Seven-step drop

Posted by ESPN.com's James Walker

With the Pittsburgh Steelers representing the AFC and the division in Super Bowl XLIII, here are seven notes and observations:

  • There should be no question now of which team is better between the Steelers and Ravens. The first two games left plenty of room for debate, but Pittsburgh outplayed the Baltimore for four quarters Sunday during its 23-14 win in the AFC Championship Game. The Steelers never trailed and led in nearly every major statistical category, including total yards, forced turnovers, time of possession and third-down conversions. But this rivalry should be hotly contested again next year as both clubs should be very good.

  • We're not going to harp too much on the referees other than to say this was a another poorly officiated game. There were at least two egregiously blown calls involving a roughing the kicker penalty against Baltimore and Steelers receiver Santonio Holmes' touchdown/fumble/incomplete pass sequence that were mind boggling. There were a couple of other calls that were borderline. But officials did make errors on both sides which, I guess in some odd way, should be commended.

  • It's no surprise that the loss of cornerback Samari Rolle (groin, thigh) hurt the Ravens. The situation was very similar to most of the 2007 season when both Rolle and Chris McAlister also went down with injuries. Teams picked apart the ailing Ravens' secondary at every chance, because that was the only weakness on their defense. Pittsburgh did the same by throwing at replacements Frank Walker and Corey Ivy, who began the season as the No. 4 and No. 5 corners. Starter Fabian Washington also didn't have his best game and Pittsburgh threw for 255 yards, which was the highest passing total in the three meetings.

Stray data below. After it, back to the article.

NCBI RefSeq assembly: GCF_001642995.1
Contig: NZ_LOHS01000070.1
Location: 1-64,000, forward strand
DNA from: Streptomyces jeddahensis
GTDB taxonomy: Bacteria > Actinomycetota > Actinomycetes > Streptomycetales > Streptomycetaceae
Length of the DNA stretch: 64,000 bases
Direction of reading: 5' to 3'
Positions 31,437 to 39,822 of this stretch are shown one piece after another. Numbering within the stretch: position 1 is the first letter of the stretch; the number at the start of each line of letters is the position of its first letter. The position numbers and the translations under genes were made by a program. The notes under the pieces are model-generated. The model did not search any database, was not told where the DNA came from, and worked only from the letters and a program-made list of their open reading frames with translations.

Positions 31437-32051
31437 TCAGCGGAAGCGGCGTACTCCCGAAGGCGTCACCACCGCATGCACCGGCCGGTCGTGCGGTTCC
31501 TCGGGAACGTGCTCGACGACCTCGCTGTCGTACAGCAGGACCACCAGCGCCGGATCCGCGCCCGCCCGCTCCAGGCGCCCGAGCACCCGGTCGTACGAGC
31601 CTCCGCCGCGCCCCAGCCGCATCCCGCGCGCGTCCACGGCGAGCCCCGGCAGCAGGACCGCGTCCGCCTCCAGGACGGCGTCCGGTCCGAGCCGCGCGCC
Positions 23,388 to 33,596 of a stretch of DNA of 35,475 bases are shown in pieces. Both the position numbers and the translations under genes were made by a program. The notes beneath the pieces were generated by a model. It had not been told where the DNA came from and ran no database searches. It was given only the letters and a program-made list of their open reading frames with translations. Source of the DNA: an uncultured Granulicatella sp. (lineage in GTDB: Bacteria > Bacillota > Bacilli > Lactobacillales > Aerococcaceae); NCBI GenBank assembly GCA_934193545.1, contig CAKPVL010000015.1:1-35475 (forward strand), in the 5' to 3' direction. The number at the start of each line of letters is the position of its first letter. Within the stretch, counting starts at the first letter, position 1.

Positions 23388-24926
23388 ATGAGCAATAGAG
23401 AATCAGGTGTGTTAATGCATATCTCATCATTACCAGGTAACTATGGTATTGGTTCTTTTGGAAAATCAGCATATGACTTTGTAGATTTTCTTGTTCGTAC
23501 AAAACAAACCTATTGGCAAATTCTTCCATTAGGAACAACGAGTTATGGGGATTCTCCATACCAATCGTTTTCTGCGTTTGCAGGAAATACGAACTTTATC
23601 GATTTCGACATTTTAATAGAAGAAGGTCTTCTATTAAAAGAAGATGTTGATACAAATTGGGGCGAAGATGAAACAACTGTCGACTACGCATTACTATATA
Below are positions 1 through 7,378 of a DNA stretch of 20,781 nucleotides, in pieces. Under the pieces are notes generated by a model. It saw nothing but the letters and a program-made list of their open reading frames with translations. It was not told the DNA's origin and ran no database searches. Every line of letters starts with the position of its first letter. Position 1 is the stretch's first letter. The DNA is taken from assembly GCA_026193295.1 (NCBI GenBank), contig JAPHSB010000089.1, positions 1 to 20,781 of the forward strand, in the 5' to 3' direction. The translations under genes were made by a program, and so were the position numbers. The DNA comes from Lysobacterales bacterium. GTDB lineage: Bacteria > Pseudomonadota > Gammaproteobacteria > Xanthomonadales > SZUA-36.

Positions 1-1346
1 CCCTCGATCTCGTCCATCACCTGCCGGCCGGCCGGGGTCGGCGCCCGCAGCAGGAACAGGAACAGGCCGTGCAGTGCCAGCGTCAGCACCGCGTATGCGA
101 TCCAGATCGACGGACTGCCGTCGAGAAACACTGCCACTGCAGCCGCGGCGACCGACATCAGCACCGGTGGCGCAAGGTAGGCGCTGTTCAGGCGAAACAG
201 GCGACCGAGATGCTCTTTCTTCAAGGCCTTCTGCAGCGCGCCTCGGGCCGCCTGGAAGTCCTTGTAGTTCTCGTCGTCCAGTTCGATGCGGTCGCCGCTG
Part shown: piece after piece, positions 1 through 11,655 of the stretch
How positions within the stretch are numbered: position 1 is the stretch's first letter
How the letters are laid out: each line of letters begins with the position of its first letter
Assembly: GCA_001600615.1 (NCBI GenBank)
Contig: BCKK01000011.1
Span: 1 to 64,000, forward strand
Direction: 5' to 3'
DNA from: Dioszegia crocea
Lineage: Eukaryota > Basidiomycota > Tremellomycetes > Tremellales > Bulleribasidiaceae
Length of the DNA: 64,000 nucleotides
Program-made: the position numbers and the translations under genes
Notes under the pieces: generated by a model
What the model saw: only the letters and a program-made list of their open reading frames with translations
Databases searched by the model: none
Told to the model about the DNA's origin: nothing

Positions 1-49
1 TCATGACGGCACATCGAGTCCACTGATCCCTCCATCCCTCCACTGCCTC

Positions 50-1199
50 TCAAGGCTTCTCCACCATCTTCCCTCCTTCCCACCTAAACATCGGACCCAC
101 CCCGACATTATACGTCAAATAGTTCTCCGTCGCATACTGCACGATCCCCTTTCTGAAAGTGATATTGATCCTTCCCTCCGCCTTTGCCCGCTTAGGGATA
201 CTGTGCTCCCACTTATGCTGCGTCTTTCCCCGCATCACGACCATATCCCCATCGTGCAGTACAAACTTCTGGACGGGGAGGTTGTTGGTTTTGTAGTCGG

• Ravens middle linebacker Ray Lewis finished the year on a high note. With everything on the line, Lewis had another terrific game with nine tackles and a forced fumble of Pittsburgh tailback Willie Parker. Lewis left his heart on the field and was visibly upset Sunday night while refusing to talk to reporters. It will be interesting to see how the Ravens handle the 33-year-old Lewis in free agency moving forward.

  • In trying to figure out why Scott Pioli took over as GM of the Kansas Chiefs and ditched the Cleveland Browns, an educated guess is Pioli felt more comfortable with Chiefs ownership. Money wasn't an issue, both teams were awful last year and there's no significant difference between the two rosters. In fact, the Browns probably have more game-breaking talent. But the Hunt family is viewed as one of the best ownership groups in the NFL. The Browns do not have that same league-wide reputation after hiring four regimes in 10 years, and that likely wore on the mind of Pioli when making a major (and risky) career decision to leave the safe nest of the New England Patriots.

  • Meanwhile, the Browns are getting no favors from the Ravens in regards to expected GM candidate George Kokinis. Baltimore likely will lose Kokinis to Cleveland very soon but has held up the transaction with its playoff run for as long as possible. This is an important time for non-playoff teams to evaluate their roster and plan ahead. New Browns coach Eric Mangini has been alone in that process so far. But with the combine and free agency fast approaching, the expected pair will have to hit the ground running to make up for the late start.

  • Reports out of Cincinnati state Bengals tackle Stacy Andrews had successful reconstructive knee surgery last week. That's the good news. The bad news is starting with the rehab date of mid-January, the earliest possible return for Andrews probably won't be until mid-September. This has to hurt Andrews' list of suitors, who probably will take a wait-and-see approach with his rehab. It will be surprising if Andrews is taken off the unrestricted free-agent market immediately considering his current status.